C&O alfresco

For over 25 years, the C&O has been a venerable downtown dining venue. And while patios multiplied just blocks away on the bricks of the Mall, diners didn’t seem to mind being ensconced in the C&O’s dark wood and antiquity.
Now they have a choice.
In the next couple of weeks, the C&O will officially unveil a diminutive but deluxe patio just beyond a door at the rear of the first floor dining room.
And what a door it is. Handcrafted by longtime C&O bartender Barry Umberger, the door and its stained glass panes look completely authentic in the early 20th century building.
Umberger, who built the original downstairs bar and stools, also built the new outside tables (covered with colorful tile by the Floor and Ceiling shop), and a graceful curved hand railing leading up the stairs to the patio’s rear exit. His wife, Dara, a waitress at the C&O, did the landscaping, and the hand-blown glass lamps over each table were created by Chip Hall, a glassblower at the McGuffey Art Center.
Though some lucky diners have already enjoyed dinner on the patio, the official opening will happen when an awning is erected over the 18-person seating area. Though it means you won’t see the stars, it will make one of downtown’s few rainproof al fresco dining areas.

Go crazy
Things are always a little wild up 29 North— especially at rush hour— but by this weekend they’ll get even crazier with the opening of Pupusa Crazy Restaurant and Bar, next to Dan’s Automart and across from Wal-Mart.
Marvin and Gloria Herrera and Felipe Mendoza, the brains behind the venture, have restaurant experience to spare.
Mendoza will be general manager of Pupusa Crazy, and he’s up to the task, having most recently served as floor manager of the 240-seat Grand Café at the Grand Hyatt in Washington, D.C.
Marvin and Gloria were part owners of a restaurant chain, The Wave Age, on the Outer Banks about eight years ago (one in Hatteras, one in Kitty Hawk), and Marvin served as chef at the Outer Banks’ Sanderling Inn, where he met Mendoza. The Herreras came to Charlottesville so Marvin could serve as executive chef for the Doubletree, though he’s now executive chef at Farmington, a position he will retain after the opening of Pupusa.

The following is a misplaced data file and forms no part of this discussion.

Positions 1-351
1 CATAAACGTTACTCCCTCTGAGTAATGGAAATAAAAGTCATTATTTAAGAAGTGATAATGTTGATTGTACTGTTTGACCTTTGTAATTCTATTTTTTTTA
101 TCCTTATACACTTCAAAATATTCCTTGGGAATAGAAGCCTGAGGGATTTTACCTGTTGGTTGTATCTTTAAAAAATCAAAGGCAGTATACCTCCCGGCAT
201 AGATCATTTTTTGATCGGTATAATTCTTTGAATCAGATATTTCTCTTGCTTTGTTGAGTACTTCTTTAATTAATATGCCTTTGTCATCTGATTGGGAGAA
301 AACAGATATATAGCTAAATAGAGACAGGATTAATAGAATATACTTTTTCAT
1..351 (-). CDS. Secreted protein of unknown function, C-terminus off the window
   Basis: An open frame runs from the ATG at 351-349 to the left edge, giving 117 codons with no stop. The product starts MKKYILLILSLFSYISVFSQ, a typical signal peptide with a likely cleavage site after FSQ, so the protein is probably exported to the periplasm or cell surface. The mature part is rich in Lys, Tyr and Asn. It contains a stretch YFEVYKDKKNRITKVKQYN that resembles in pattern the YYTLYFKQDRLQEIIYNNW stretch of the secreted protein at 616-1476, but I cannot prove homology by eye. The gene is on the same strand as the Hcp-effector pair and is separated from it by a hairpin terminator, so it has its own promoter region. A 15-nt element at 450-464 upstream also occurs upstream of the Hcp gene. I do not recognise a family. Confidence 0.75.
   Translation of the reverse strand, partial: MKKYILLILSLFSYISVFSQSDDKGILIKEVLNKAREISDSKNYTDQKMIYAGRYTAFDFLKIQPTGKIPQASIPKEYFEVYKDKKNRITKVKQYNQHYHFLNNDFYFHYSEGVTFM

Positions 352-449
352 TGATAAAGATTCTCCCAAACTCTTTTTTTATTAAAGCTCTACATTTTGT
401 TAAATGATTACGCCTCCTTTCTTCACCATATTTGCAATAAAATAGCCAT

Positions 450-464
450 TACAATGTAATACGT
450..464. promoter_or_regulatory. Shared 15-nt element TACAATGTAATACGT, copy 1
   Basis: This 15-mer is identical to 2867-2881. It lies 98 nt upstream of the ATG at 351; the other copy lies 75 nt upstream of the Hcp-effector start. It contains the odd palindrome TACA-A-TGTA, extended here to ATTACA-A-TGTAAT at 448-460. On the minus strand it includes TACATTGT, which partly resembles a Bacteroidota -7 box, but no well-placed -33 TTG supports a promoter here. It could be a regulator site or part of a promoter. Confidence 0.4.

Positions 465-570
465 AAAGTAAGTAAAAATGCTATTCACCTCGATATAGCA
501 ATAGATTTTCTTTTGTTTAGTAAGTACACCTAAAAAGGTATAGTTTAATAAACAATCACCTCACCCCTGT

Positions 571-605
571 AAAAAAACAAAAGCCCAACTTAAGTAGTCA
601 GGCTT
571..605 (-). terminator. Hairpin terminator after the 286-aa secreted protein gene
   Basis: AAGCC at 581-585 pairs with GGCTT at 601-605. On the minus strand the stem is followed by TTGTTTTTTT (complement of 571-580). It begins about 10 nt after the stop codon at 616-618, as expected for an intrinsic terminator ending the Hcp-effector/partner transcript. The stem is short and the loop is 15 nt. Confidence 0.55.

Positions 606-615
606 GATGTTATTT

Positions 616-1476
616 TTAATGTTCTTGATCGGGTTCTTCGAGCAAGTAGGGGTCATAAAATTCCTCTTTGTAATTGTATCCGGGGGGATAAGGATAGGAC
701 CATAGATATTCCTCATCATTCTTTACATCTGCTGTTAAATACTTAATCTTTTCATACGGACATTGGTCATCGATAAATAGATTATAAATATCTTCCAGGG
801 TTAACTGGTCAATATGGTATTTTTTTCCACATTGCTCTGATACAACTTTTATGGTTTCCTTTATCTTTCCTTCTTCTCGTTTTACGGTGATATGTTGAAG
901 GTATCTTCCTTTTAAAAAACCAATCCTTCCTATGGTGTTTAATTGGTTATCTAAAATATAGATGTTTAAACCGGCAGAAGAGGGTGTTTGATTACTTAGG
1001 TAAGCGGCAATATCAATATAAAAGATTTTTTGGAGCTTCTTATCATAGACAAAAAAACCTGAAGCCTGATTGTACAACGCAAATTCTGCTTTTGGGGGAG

Herrera will train Pupusa’s chef, whom he declines to name, and the new menu reflects Herrera’s sophisticated sensibilities. These are not Latin dishes you’ll find at other local restaurants: bacadito (appetizer) Yucca Con Chicharron, boiled or fried yucca root with pork carnitas and pickle cabbage; or sopa de pulla o menudo, traditional beef tripe soup with yucca, plantain, cabbage, and cilantro.
But it’s the namesake dish you won’t want to miss. Pupusas are an El Salvadorian dish– fresh corn tortillas stuffed with shredded pork and cheese, griddled and served with pickle cabbage and fire roasted tomato sauce. There are four types of pupusa on the menu, from the revueltas (pork and mozzarella cheese) to the vegetarian loroco y queso (Salvadorian edible blossom and low-fat mozzarella cheese). Then there are tamales and seafood, beef, and poultry entrees, as well as Latin deserts and a full ABC license.
The Herreras are also owners of Mercado foods, a local Latin food supply store. Herrera says he got the idea for opening Pupusa Crazy when he first added pupusa to his lunchtime offerings from Mercado: “Our sales went through the roof,” he says.
If that’s any indication, Charlottesvillians could be crazy for Pupusa Crazy before too long.

Bashir’s gets bigger
Though he closed his doors in the Downtown Mall’s “Mini Mall,” Bashir Khelafa and his wife, Kathy, co-owners of Bashir’s, will reopen a bigger and better eatery sometime in the coming weeks in a space just a few doors down from the downtown post office.
Bashir, already hard at work on the new location earlier this week, says he doesn’t want to reveal details of the new space just yet, but promises his faithful patrons they won’t be disappointed.

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